Climbing up the hill had tired my Katie out, and she started telling me she wasn’t feeling great. She was tired, she had a tummy ache, she was exhausted, all of a sudden she told me she felt like she might throw up, and I watched her lose her Galapagos tan and turn a sullen shade of green-grey that belongs only to the dead and those about to faint. I pulled her into my body and hooked my arms under her arm pits. I called to Brian as she collapsed against me and he tossed the backpack he was holding to Alex and then scooped Katie up into his arms. Our guide directed us to a grassy patch a dozen yards away and Brian carried Katie’s limp body to the grass and layed her down. We all took off our jackets, tucking one under her head, covering her with the others, and before we finished this ten-second task, there were no less than a dozen Peruvian women, mothers, grandmothers, sisters, rushing to our aide. They all brought the same herbs – a type of Peruvian smelling salts – and handed them to our guide, telling him in Spanish and Quechuan (the local ancient language) how to crush them, wave them under Katie’s nose, rub them on her forehead. Our guide was polite and thanked them, but he also already knew what he was doing. This was how his grandmother had taught him to use herbs as a child. Some of the women nodded their approval and walked back to their stalls. A few lingered and continued to offer advice. As Katie came around and started talking, the rest of the women nodded and patted her on the head or the shoulder and walked back to their families to finish their Sunday meals. Katie was fine. A little tired, a little embarrassed, a little nervous the next time we were due to go above 12,700 feet, but she recovered and was an adventurer for the rest of the trip.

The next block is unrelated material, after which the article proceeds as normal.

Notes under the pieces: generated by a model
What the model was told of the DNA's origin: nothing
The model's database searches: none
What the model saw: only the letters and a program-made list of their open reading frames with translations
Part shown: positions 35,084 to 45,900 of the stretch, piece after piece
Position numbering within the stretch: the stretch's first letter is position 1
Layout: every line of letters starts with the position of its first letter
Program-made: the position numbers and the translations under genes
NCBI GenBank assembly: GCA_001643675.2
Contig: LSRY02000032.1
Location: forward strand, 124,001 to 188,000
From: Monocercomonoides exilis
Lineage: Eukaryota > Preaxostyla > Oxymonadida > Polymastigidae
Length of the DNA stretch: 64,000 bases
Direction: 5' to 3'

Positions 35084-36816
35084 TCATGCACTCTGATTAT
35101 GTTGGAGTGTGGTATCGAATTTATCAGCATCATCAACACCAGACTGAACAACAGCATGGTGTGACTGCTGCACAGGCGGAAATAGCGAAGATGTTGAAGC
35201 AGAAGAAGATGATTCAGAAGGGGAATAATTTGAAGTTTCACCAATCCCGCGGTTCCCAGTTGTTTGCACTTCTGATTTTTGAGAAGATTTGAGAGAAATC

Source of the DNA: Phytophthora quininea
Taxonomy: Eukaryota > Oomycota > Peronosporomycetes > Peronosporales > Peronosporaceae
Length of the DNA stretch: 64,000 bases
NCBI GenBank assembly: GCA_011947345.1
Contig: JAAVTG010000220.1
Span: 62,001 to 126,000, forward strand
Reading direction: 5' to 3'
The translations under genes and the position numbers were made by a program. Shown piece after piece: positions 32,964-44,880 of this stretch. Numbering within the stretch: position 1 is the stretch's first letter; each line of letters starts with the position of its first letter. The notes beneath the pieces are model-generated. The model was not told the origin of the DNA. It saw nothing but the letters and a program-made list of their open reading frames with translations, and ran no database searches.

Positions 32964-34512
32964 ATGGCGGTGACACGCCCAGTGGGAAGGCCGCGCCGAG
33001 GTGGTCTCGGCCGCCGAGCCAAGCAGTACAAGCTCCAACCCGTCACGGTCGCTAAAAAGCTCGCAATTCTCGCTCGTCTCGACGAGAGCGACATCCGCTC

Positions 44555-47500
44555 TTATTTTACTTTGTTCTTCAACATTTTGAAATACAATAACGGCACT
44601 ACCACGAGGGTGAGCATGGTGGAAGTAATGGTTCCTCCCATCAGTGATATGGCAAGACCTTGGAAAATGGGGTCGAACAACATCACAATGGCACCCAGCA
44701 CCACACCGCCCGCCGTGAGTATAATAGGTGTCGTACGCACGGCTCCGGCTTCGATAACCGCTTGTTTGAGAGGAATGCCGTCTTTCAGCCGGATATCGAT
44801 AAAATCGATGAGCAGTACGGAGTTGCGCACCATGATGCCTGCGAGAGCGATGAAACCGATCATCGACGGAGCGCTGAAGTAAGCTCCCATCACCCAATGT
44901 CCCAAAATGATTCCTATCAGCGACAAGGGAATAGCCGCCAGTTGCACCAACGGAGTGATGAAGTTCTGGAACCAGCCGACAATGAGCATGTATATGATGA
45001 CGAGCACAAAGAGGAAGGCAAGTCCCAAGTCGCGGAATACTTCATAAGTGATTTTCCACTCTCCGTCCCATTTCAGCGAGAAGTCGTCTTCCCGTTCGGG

The women from Peru could have looked at Katie and saw differences. They could have seen us as just tourists – an American twelve-year-old who fainted from altitude – and continued eating their Sunday suppers. They did not. They didn’t focus on the differences. They focused on the sameness – and simply saw a child who needed help. Women rushed to her aid, and I could not have been more grateful, or felt more connected, to this community where we were total strangers. At the end of the day, we all have family and friends who bring us strength and comfort. It is the kindness of strangers, and the familiar ties we have, that brings us to our best, and next level, of connection as a planet. Maybe when we remember to see our sameness, and how to take care of each other, we can take care of the rest of the world’s problems. And conquer the aliens from other worlds too. After all, we’re all in this journey called life together.